Here is one way to "Crack the Tax Code"
Were you aware that Uncle Sam is your "Evil Twin Brother" when it comes to most retirement plans? Many investors quickly forgot about the tax liability on their company sponsored 401(k) and self-directed IRA's upon distribution, as it is easy to think this big bucket of money is tax free, but this just isn't reality. Unlike your home that will be "free and clear" when paid off, this is not the case with most retirement plans. Depending on your federal and state tax bracket, your potential tax liability could be close to 50% on your distributions in today's dollars and possibly higher in the future. While nobody can predict where Federal and State tax rates might be heading in the future, the general consensus is for higher tax rates in the coming years, and this will reduce your net amount even further.
One way to "Crack the Tax Code" is to consider setting up a Roth IRA. While Roth IRA's are not perfect, and nothing ever is, they continue to be one of my very favorite options for building real wealth. Your funds not only grow on a tax deferred basis while in the accumulation phase, but upon distribution, they are tax-free. What's not to like?
Contributions to a Roth IRA come from after-tax money and are not taxed on withdrawal. You must have earned income and the contributions cannot exceed your earned income for the year and there are certain limits and exceptions. Direct contributions (not rollovers or conversions) can be withdrawn at any time without tax penalty but not so for earnings. The assets must be in the account for at least five (5) years and you must be age 59 1/2 or older in order to withdraw them tax and penalty free. As stated earlier, there are a few exceptions to the rule.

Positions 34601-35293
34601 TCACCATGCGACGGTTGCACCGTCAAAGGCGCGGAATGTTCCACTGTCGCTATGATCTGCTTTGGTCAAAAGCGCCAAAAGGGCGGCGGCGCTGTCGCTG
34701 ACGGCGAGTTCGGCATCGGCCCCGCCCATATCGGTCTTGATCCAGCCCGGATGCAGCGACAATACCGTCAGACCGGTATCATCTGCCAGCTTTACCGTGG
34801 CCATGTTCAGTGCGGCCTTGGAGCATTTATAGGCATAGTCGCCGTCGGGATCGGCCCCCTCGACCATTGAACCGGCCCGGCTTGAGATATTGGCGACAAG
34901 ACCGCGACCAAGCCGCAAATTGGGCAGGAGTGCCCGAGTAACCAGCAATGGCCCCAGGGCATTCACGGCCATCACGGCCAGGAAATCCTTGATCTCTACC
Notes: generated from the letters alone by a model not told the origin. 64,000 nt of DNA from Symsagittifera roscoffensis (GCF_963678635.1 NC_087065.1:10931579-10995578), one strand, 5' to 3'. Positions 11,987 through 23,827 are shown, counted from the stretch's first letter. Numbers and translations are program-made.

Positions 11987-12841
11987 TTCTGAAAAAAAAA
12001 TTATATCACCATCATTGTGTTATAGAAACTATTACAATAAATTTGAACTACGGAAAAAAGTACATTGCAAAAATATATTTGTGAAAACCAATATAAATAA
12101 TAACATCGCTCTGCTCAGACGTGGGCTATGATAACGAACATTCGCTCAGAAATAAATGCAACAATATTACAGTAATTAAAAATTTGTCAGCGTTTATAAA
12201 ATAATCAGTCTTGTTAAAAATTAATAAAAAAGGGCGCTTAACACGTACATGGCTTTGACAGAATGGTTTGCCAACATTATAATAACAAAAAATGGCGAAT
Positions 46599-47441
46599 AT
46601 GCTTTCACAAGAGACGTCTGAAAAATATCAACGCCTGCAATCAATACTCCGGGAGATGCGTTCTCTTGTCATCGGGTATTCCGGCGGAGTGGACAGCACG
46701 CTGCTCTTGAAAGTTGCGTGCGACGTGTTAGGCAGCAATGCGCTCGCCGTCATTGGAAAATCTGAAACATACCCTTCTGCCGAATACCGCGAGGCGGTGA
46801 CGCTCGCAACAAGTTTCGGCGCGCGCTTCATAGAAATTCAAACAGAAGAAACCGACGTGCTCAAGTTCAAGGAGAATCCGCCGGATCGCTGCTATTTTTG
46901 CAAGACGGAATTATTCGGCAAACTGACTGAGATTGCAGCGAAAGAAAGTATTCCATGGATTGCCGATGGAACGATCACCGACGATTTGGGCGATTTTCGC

The greatest benefit of a Roth IRA may be in transferring wealth to your heirs. A Roth IRA is not subject to minimum withdrawals (or a ban on contributions) at age 70 1/2 and may provide far more to a beneficiary than other plans. Assets in your Roth IRA account can pass to heirs without current income tax, which is a big plus. Non-spousal heirs who inherit a Roth IRA may have to take minimum distributions but can stretch them out over a lifetime, during which the IRA is enjoying tax-free growth. There are no longer income limits for converting traditional IRA's and to Roth IRA's.
While there are not many "gems" in the "Tax Code" these days, the Roth IRA is truly one of handful available to us. Remember upon distribution, Uncle Sam is your "Evil Twin Brother" on your IRA, 401(k), 403(b)'s, etc., because they are first in line when it comes to receiving Federal and State taxes. Your Uncle loves roaring bull stock markets and juicy returns for many reasons, which is good for everybody, but in the final analysis, larger accounts translate into greater revenue for the U.S. Treasury.
If you would like to find out if a Roth IRA or Roth IRA conversion makes sense for you, please don't hesitate to reach out to me and we can run a few "what if" scenarios for you.